Frances Welwood arrived in Nelson in 1969 and only a few days after arriving was visited at her new home by Edna Whiteley of Welcome Wagon.
“We didn’t know anybody,” Welwood said. “I was eight months pregnant. We didn’t have doctors or know anyone. And she just sort of adopted me.”
In addition to providing a wealth of information about the community, Whiteley learned what Welwood was interested in and personally connected her with the right people.
“It was definitely a personal touch. She was a bouncy little person, she just exuded life and happiness.”
Not long after, Welwood joined Welcome Wagon and worked with Whiteley, knocking on the doors of new residents for 28 years.
Born in Nelson in 1921, Whiteley turned 100 on April 3.
She is legendary and well-loved for her upbeat, positive involvement in the life of this city.
On her birthday her family and friends held a drive-by past the front door of Mountain Lakes where she lives.
“There were 67 vehicles that passed by,” her nephew Bob Steed told the Nelson Star, “all offering happiness and a happy birthday. She was out in a chair there and she just loved it. She was just beaming and happy.”
Among Whiteley’s many engagements in the life of Nelson, she is best known as the face of Welcome Wagon, welcoming new residents for 42 years. Newcomers like Welwood remember Whiteley’s visit decades later.
On the Facebook post that publicized the birthday drive-by, which received 119 comments and 87 shares, there are dozens of comments from former newcomers welcomed by Whiteley in years past.
• She welcomed me back in 1990 after I moved to Nelson — such a sweet lady.
• A very happy birthday to you, Edna. I am joining the crowd who have thanked you for welcoming them as you welcomed me to Nelson back in 1989! I still remember the lovely lunch you prepared in your kitchen, made so warm by your presence.
• She popped onto my doorstep after maybe three days in town. She was the most welcoming, most engaging, most positive spirit I could imagine. Yes, her visit was quite profound for me as I hadn’t experienced anything quite like that and I had no idea how she even knew I was there. I felt she was a sign of things to come, which she was. She represented the whole welcoming, joyful, spontaneous energy and opportunity that was Nelson to me.
• Happy birthday Edna. You welcomed me to Nelson in 1974 as an immigrant from Australia.
• Thank you for your warm welcome and tucking us in, in 1980, when we first arrived in Nelson.
• Edna welcomed us in 1981. She was a fireplug then and doesn’t look like she has slowed down. Our world needs more Ednas.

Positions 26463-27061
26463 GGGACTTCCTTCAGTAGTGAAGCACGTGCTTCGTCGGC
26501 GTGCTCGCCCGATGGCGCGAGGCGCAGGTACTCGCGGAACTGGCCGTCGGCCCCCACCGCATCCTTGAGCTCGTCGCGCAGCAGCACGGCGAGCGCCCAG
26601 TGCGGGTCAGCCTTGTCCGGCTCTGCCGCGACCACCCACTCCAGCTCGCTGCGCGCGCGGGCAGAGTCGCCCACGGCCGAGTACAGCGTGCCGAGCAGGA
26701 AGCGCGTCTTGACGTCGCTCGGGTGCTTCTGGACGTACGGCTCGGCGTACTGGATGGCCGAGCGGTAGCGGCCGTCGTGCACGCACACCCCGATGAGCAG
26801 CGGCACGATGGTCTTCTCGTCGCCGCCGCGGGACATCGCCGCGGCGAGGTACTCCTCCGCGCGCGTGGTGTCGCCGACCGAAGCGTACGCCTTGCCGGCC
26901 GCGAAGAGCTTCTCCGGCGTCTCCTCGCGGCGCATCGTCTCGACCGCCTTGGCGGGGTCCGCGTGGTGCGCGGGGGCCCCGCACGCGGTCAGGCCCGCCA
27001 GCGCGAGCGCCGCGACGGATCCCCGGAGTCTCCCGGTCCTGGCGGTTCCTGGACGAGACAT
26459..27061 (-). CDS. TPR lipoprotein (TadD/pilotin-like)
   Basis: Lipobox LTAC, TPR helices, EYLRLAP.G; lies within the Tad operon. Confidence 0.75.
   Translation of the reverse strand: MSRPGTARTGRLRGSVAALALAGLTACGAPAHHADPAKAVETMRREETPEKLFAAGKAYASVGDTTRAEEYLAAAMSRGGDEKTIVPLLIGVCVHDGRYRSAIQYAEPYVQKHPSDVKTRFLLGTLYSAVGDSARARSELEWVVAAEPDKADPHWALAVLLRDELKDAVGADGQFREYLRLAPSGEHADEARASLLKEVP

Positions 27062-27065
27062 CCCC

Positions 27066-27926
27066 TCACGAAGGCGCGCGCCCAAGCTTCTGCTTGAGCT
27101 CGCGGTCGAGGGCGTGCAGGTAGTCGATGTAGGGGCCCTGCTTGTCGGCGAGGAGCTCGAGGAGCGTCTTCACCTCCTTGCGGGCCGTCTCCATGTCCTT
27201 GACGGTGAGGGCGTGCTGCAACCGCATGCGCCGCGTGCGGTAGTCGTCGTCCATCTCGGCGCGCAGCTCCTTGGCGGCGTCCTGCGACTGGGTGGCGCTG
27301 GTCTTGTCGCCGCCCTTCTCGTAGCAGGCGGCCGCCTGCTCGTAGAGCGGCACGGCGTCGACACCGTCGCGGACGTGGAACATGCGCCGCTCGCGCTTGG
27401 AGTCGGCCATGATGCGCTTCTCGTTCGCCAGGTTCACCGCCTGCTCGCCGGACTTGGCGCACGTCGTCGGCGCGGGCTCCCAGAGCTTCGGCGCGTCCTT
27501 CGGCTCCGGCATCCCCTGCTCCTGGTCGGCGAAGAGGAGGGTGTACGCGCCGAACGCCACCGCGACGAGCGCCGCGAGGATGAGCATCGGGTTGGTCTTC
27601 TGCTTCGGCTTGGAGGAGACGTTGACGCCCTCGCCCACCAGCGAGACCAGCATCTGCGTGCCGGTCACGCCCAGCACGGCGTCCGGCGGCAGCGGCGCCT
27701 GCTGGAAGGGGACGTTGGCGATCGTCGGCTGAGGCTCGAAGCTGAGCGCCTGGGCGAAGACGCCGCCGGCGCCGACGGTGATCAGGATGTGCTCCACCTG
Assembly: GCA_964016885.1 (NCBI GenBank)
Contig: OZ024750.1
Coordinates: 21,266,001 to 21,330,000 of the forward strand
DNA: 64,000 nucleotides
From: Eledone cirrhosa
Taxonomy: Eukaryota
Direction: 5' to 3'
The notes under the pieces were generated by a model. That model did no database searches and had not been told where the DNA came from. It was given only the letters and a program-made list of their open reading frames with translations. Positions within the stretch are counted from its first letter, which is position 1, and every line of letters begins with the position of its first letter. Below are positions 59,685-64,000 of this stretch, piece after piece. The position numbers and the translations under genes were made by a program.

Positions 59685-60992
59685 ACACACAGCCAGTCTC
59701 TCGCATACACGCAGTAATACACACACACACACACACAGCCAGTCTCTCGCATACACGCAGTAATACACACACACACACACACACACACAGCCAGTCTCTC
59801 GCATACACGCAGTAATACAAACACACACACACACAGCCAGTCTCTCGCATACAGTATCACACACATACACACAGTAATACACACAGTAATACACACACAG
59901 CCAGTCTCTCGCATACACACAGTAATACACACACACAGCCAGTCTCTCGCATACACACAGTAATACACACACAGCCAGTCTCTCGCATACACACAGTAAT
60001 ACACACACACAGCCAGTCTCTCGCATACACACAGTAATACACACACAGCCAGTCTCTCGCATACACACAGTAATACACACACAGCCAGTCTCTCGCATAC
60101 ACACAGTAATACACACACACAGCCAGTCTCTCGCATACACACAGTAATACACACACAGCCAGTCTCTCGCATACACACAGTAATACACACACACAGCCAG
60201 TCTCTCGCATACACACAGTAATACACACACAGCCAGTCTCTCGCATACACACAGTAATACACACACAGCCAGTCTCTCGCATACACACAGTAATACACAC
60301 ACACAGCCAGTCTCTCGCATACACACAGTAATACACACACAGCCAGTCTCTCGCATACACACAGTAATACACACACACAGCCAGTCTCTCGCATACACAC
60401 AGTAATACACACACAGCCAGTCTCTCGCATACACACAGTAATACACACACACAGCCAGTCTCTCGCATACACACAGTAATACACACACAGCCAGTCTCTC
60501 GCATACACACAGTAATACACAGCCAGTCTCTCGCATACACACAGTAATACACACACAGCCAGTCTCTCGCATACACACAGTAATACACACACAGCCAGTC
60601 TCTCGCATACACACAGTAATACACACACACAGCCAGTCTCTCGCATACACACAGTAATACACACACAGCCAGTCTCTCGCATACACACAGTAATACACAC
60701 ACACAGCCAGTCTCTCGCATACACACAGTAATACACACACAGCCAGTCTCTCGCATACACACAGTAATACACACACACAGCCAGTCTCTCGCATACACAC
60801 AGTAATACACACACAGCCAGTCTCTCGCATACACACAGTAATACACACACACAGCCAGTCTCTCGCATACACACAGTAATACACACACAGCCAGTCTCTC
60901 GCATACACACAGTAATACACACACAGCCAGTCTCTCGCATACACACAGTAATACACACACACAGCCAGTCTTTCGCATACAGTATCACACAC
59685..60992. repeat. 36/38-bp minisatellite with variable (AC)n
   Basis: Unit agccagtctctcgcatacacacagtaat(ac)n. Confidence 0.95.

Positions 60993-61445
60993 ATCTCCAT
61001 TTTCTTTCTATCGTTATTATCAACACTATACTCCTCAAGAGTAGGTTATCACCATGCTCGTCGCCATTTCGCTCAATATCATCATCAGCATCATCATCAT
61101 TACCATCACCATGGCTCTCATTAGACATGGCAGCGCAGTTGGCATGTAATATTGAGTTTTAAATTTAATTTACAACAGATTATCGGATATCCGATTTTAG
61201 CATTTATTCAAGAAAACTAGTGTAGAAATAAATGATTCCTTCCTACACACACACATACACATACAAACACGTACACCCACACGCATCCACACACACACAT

• My mom always thought of her as a little firecracker. Always active, always friendly, always involved. Such a wonderful example of human spirit!
David Boyd, the minister at the Nelson United Church, of which Whiteley is a congregation member, tells a story of Whiteley going above and beyond Welcome Wagon.
When he and his young family moved to Nelson in 1995, they arrived several weeks before their furniture. Whiteley and her husband Fred were going away for a while and offered their house to Boyd’s family.
“That epitomizes who Edna was,” Boyd says, “so friendly to people she didn’t know. She lived her faith on her sleeve, with a sense of love and hospitality.”
Whiteley was one of the faces of the Capitol Theatre for several decades starting in 1987, volunteering in the lobby, taking tickets, serving refreshments, always interacting with the public.
“Edna was so thoughtful about how audiences should be treated – always just a lovely face for folks to run into,” says Margaret Stacey, who ran the theatre for much of that time. “And there was that humour, and that twinkle. She just couldn’t stop welcoming people. She was just like that.”
Whiteley was also involved in the creation of the Whitewater ski hill and was one of the most well-known skiers on the hill into her 90s. On her 90th birthday, friends and family organized a surprise birthday party for her at Whitewater.
“There’s quite a number (of skiers at Whitewater) in their 80s,” she told Nelson Star reporter Greg Nesteroff at the time. “But I don’t think there’s anybody 90 yet but me.”